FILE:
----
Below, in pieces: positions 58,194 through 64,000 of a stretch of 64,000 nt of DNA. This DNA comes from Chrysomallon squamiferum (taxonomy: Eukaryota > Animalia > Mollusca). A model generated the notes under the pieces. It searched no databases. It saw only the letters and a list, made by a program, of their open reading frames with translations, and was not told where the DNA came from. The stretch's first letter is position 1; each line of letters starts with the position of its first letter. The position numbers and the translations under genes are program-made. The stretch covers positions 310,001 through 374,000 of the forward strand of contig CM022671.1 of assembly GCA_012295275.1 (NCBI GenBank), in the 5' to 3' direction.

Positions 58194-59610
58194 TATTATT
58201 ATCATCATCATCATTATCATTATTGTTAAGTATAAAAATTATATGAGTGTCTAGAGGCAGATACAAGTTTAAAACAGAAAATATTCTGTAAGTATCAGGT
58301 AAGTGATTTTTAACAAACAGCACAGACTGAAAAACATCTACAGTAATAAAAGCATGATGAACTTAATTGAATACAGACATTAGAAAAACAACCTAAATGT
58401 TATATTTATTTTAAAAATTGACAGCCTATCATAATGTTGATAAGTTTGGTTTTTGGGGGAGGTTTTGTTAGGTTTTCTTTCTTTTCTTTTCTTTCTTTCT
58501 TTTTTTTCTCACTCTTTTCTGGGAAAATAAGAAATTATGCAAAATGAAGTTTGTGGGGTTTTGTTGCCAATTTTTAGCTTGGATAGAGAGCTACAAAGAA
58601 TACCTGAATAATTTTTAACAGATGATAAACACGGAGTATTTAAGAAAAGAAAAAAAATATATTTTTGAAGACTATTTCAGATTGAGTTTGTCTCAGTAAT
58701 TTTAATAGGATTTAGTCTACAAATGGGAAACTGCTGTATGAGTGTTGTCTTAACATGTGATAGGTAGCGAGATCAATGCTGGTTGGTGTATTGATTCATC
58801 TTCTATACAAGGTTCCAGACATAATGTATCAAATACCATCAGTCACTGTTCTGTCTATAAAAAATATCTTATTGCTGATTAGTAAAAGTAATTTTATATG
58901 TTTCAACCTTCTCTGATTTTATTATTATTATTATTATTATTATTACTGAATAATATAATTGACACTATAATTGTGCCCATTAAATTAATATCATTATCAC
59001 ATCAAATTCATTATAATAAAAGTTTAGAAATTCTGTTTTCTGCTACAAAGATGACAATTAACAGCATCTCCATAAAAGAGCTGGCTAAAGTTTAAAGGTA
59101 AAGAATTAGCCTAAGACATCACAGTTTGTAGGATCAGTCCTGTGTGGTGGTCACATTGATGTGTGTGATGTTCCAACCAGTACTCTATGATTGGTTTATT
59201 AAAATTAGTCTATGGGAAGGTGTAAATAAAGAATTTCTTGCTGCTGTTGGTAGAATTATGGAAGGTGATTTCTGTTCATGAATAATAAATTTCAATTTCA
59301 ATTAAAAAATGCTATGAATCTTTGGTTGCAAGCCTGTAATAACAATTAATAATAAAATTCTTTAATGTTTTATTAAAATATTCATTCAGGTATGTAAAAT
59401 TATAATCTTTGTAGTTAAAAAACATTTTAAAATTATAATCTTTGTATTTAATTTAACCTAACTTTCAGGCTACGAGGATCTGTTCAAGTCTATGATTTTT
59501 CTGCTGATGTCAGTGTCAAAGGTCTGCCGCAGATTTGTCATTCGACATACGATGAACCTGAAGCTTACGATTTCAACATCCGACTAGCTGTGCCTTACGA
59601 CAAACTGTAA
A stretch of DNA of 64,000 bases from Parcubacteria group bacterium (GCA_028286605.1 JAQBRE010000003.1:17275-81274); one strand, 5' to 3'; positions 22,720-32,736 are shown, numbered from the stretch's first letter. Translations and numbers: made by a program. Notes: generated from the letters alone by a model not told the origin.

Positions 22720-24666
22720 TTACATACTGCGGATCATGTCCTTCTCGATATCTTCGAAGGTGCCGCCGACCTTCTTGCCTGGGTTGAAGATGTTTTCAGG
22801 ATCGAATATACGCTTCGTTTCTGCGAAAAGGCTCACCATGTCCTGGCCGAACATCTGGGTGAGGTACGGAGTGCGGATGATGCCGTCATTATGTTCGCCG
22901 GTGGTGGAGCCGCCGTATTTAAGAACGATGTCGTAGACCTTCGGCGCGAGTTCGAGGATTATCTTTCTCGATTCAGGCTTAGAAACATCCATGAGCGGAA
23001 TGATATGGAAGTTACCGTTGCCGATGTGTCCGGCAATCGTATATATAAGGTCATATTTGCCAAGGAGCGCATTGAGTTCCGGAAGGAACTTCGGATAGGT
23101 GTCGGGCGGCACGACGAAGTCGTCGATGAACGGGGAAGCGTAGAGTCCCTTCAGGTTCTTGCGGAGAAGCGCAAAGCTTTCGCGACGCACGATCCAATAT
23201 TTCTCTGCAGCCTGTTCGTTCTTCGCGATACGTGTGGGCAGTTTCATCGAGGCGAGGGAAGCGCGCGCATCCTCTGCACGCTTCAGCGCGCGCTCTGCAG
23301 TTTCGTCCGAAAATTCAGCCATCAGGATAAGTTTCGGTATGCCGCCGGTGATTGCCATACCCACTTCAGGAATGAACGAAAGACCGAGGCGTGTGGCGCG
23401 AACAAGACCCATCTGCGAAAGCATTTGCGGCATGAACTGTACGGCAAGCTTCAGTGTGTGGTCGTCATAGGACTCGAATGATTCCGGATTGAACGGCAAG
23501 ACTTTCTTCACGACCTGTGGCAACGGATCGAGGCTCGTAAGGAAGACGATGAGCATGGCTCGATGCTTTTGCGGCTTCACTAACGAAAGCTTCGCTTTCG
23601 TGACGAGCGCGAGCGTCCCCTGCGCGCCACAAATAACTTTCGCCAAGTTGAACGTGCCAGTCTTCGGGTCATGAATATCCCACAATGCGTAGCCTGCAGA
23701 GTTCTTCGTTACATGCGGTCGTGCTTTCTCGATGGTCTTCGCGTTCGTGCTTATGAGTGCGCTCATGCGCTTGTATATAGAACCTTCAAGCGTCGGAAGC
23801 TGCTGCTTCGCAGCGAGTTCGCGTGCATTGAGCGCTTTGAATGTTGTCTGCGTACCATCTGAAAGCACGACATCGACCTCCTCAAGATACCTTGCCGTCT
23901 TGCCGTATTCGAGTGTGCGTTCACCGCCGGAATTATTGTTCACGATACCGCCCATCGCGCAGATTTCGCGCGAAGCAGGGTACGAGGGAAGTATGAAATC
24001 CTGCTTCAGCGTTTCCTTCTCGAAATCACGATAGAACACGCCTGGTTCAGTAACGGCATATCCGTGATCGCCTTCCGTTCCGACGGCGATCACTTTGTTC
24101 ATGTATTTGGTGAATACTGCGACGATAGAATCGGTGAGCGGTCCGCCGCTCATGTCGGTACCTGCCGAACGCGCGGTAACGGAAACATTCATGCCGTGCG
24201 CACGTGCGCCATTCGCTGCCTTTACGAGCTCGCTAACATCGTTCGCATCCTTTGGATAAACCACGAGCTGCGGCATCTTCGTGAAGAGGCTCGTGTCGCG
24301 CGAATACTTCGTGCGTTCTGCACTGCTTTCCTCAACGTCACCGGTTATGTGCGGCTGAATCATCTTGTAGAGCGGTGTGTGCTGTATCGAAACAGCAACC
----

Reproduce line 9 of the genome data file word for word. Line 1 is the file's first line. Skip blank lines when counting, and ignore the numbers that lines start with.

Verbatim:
58701 TTTAATAGGATTTAGTCTACAAATGGGAAACTGCTGTATGAGTGTTGTCTTAACATGTGATAGGTAGCGAGATCAATGCTGGTTGGTGTATTGATTCATC